China still enjoys several so-called “structural enablers” over the longer term.
Primary among these is the story of Chinese urbanisation. Infrastructure has grown 7.5 per cent year on year in the first five months of 2023. And the urbanization rate is still low at 65 per cent. Because of this many “city clusters” are being developed and will likely be a source of productivity improvement.
Also crucial for the growth story are Chinese supply chains. Like Japan and Germany decades ago, China’s industrial industry remains robust. These global supply chain logistics, all leading back to China, took years to establish. As a result China is not easy to replace, just ask anyone involved in the electric vehicle sector.
Another “structural enabler” for the Chinese economy is the humble household balance sheet. Despite market concerns about high corporate debt, Chinese households are cash rich – holding total net deposits of US$6.5 trillion. Once consumer confidence improves, households will unleash their massive spending power.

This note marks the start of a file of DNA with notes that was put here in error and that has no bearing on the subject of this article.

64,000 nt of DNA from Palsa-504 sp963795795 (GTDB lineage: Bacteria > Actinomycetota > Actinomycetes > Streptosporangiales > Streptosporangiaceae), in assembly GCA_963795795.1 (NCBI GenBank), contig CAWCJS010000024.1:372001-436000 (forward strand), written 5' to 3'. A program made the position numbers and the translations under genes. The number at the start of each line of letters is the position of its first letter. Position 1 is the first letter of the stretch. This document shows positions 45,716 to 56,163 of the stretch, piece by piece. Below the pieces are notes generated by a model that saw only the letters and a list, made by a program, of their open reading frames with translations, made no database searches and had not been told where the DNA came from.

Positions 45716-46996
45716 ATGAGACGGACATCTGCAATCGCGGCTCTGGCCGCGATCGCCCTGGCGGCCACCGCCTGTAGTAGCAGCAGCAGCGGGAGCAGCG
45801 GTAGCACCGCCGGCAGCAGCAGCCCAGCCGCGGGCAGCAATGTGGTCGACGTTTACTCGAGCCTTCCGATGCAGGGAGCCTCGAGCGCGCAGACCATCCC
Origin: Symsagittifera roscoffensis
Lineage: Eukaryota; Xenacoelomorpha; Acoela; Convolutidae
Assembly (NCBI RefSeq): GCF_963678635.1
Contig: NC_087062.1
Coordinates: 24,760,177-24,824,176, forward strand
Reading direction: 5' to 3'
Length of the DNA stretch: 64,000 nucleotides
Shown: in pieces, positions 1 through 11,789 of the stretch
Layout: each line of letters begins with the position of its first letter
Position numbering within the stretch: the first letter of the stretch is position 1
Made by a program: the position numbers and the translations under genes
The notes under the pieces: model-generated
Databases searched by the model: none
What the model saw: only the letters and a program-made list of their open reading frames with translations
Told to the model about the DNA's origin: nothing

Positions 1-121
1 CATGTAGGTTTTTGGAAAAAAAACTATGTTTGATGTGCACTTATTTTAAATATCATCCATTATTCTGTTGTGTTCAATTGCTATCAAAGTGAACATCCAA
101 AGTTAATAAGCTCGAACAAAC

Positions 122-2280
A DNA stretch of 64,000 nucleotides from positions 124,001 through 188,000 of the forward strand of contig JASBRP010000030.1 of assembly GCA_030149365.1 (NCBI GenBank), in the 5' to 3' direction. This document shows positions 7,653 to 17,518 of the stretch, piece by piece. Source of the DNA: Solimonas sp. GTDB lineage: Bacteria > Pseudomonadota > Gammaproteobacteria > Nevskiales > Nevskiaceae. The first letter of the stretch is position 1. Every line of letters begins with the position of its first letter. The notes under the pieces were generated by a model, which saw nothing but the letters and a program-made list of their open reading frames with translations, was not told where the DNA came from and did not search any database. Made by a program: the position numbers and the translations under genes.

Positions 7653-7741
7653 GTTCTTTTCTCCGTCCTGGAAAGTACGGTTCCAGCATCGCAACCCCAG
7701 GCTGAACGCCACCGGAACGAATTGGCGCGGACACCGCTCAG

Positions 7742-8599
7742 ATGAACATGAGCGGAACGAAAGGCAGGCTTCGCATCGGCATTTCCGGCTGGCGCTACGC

Nations need to invest in change to advance and China is doing just that. China’s decarbonisation efforts led to investment in clean energy of US$546 billion, the world’s highest in 2022. Renewable energy now comprises 47 per cent of power generation capacity, up 2.5ppt and surpassing coal.
Finally, China’s current account is in surplus. Foreign debt is only 14 per cent of GDP and is fully covered by US$3 trillion of foreign exchange reserves.
This is a country that can withstand external financial shocks.
Raymond Yeung is Chief Economist for Greater China at ANZ